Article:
During the early 1850’s the designation used for the revolvers in service was the 100-bore, or .36 cal. Colt percussion revolver, as used by the then Republic of Texas navy. The designation remained popular in the post-Civil War era with the Model 1851 Colt Navy Revolvers. The Colt M1892 was the “upgrade” to double action and standardisation in the .38 Long Colt, which was introduced by Colt in 1875. It was first used during the Spanish-American War and the performance was not what was expected. During the Philippine War, there were further complaints where it was found the Long Colt lacked penetration of the shields carried by the insurgents. Smith & Wesson was at that stage working on an improvement of their revolvers and with the introduction of the 38 Special cartridge in 1898 that was developed by the U.S Military they introduced their K-Frame (or medium frame) revolver. The new cartridge proved to be hugely popular, but it was officially used for only a short period before being phased out by the introduction of the semi auto pistol developed by Colt and John Browning.

Although it was phased out by the military the 38 special gained huge popularity amongst US Law Enforcement and was adopted by most police departments. It also attracted a large commercial following and the 38 Special is still today one of the most popular handguns available. please also have a look at the SOUTH AFRICAN VARIATIONS which are listed separately. (Erlmeier, Brandt Ref. 368)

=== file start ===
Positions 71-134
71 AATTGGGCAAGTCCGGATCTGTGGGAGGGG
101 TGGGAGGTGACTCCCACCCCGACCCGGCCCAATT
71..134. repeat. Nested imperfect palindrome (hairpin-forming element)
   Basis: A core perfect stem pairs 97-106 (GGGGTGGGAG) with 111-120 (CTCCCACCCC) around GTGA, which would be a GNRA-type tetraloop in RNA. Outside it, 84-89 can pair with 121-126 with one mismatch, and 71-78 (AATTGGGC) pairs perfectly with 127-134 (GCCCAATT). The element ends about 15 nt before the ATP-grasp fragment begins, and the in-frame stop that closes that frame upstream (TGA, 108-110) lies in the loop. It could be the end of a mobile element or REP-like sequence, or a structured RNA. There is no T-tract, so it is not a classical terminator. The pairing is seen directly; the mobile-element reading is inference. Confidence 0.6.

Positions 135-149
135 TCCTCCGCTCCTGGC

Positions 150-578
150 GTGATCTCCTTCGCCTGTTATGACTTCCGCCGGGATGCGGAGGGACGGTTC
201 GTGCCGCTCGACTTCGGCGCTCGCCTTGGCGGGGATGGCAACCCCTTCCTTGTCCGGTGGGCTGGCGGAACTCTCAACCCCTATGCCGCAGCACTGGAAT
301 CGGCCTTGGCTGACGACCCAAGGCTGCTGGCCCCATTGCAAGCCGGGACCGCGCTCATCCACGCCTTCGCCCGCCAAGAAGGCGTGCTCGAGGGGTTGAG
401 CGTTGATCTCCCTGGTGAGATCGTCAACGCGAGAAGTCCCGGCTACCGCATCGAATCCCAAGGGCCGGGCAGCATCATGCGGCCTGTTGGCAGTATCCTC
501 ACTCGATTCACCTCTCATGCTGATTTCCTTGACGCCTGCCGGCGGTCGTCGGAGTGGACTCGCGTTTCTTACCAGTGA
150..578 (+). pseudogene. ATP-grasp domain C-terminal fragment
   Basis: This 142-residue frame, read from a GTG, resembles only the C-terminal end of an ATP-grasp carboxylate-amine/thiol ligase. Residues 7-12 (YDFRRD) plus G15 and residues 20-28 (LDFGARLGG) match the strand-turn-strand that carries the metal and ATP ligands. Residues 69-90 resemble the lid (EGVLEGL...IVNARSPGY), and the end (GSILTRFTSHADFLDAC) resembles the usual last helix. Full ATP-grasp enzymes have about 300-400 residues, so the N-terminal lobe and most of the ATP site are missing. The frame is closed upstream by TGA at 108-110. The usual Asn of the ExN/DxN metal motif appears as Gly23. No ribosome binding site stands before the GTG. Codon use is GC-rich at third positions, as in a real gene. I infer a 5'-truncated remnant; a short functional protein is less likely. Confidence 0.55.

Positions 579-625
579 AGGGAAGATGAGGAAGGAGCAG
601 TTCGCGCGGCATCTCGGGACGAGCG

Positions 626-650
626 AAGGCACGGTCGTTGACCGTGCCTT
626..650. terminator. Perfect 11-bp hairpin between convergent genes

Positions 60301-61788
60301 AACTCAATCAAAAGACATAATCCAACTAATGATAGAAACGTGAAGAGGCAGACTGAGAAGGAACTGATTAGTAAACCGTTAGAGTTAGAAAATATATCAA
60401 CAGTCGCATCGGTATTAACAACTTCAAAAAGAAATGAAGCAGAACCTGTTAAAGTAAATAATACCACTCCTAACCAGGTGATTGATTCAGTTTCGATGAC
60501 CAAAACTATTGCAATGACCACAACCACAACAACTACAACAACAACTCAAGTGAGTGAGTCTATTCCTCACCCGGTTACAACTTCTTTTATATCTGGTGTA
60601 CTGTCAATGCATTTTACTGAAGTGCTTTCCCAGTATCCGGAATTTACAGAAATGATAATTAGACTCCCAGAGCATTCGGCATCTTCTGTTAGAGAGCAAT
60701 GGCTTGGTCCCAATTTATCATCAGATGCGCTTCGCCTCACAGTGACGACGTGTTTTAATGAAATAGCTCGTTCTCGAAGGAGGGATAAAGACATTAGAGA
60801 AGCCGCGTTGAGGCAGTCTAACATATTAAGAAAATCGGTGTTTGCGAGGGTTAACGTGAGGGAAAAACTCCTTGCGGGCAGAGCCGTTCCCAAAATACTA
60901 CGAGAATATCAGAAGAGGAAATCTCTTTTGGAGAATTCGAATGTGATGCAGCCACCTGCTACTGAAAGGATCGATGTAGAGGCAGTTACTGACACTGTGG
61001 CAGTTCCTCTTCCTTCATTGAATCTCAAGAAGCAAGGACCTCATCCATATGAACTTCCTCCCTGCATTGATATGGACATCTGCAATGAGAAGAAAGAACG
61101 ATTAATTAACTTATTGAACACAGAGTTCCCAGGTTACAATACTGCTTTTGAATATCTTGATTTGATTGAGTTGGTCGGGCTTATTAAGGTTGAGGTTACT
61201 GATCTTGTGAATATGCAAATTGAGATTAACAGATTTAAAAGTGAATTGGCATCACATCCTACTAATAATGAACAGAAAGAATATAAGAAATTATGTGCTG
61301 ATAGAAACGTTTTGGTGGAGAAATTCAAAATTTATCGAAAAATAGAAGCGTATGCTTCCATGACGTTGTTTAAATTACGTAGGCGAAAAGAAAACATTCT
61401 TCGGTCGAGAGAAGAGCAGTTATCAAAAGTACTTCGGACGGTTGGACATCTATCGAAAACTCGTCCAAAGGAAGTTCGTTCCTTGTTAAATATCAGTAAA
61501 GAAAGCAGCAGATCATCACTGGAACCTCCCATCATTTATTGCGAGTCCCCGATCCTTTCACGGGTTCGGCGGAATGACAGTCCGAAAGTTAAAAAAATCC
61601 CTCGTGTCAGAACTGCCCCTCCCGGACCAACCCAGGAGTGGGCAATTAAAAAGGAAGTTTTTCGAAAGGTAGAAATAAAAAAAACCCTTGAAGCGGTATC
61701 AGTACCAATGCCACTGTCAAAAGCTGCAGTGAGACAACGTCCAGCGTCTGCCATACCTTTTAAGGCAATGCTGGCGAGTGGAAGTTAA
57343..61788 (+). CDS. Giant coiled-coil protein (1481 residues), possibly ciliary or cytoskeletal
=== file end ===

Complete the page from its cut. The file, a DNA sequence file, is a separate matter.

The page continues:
2022-10-07  new uploads done


The 3-D headstamp was by3-D Company Inc., (later 3-D Investments Inc and 3-D Ammunition and Bullets), Doniphan, NE. These were on cases by Starline. Code 26 was by Svenska Metallverken AB, Västerås with the 0 being for export. Code 27 was by Norma with the 0 being for export. The 38 81 headstamp was by 205th Arsenal (Previously the 60th Arsenal until the 1970s) Kaoshung, Taiwan. The specimen with the Arabic text at the top was by AWA Allendorf, Schonebeck Germany and was a contract loading for Turkey. The second last specimen with Ni-clad bullet was in all probability for Selve Kronbiegel Dornheim A.-G., Sommerda, Germany. This headstamp occurs on cartridges found in a box made by The International Cartridge Company in Germany for J. L. Galef Importers, 75 Chambers St., New York, NY USA. Reportedly the “International Cartridge Company” is a name used by Galef for their ammunition.


Aguila was by Industrias Tecnos S.A. de C.V., Morelos, México. Amron was by AMRON, Gulf + Western Systems, Waukesha, WI and dates from around the late 1960’s. ACP and AP headstamps were by Arms Corporation of the Philippines, (formerly Squires Bingham Co.). The AP headstamp with blue plastic tip was loaded with Strike Three multi-ball loads produced by Code 4 Industries Inc., Mesa AZ. These loads have three lead balls in a blue plastic sabot. Amtech was by Amtech International Inc., Cour d’Alene, ID and dates from around 1992 – 1993 on cases with plastic bodies and aluminium bases.